Senegalese filmmaker Ousmane Sembene is being buried in Dakar as praise is being showered from across the world on his career. Selah Hennessy reports from Dakar his death at the age of 84 also leaves a void, revealing how little success there is in Africa's withering film industry.
As he received an award at the San Francisco Film Festival in 1993, Sembene explained the process behind his films.
He said most often his ideas come simply from meeting ordinary people, and listening to them. He said what is more important is constructing a good story from beginning to end.
Sembene often compared himself to traditional African storytellers, who record memories of daily lives and events, and through their stories can cement societies.
The New York Times, one amongst many African and international media outlets to pay tribute to the artist, says Sembene was a "crucial figure in Africa's postcolonial cultural awakening."
"He was the first one to treat Africa as something real, as a territory belonging to Africans, telling African stories," said Jean Roy, a French film critic.
Roy says that with Sembene's death, Africa has lost its cinematic father.
"Sembene was certainly the most important African film maker from a historical point of view," he said. "He was the founder of African cinema."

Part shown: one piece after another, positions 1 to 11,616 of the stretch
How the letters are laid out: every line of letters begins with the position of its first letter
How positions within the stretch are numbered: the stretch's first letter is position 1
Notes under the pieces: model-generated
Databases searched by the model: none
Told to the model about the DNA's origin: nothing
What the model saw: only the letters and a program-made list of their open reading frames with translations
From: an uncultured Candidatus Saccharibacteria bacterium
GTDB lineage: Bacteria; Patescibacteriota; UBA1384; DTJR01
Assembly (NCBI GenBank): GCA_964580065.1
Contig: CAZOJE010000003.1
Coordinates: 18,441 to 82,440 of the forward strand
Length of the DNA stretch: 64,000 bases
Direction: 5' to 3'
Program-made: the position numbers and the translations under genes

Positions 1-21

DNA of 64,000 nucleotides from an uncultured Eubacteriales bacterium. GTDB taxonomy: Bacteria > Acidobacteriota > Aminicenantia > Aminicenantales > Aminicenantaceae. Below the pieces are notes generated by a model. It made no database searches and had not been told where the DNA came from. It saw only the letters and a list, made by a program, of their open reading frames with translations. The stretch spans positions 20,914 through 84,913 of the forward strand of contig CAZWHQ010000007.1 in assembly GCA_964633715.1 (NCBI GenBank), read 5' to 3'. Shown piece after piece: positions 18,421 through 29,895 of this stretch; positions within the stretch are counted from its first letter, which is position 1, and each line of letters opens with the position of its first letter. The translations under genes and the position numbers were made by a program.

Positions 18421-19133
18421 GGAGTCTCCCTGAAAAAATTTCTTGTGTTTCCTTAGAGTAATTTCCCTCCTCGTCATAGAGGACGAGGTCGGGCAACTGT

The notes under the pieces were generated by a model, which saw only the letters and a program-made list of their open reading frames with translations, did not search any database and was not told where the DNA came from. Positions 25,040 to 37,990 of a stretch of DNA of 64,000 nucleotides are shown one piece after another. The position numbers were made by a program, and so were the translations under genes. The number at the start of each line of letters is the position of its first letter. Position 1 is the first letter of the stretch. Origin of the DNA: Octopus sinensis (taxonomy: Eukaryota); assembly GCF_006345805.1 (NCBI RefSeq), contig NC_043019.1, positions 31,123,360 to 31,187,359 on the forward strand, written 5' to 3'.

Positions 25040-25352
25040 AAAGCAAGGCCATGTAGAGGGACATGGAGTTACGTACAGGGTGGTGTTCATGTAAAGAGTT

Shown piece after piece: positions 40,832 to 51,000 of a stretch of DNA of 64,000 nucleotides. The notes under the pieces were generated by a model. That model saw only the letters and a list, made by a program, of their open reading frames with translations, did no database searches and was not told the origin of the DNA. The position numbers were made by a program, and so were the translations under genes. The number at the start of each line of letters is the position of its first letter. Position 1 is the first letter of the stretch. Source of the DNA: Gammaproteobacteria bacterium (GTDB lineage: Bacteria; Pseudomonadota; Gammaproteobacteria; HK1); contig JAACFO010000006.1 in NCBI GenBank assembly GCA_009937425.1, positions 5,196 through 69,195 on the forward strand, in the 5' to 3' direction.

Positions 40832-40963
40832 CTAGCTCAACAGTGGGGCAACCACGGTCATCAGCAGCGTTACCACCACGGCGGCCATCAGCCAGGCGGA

"Ousmane Sembene is our father, he is the father of African cinema," said Adams Sie, a young Senegalese film maker. "We love his work, we inspired a lot from him. He is a legend."
He says that Sembene has died at a time when Senegalese cinema is doing very badly.
"Senegalese cinema is dying, dying very badly," he said. "Because there is no cinema where we can project our films and the media, the television, they do not want to show the films we are making here."
He says there is a lot of cinematic creativity in Senegal now, but little money and no infrastructure.
"We do not have any network to hold us together, everyone is working independently," he said. "We have to work together and do things in common for our own interest."
The film maker also wrote novels, including the widely-acclaimed God's Bits of Wood, which told the story of a strike staged by railway workers during the 1940s.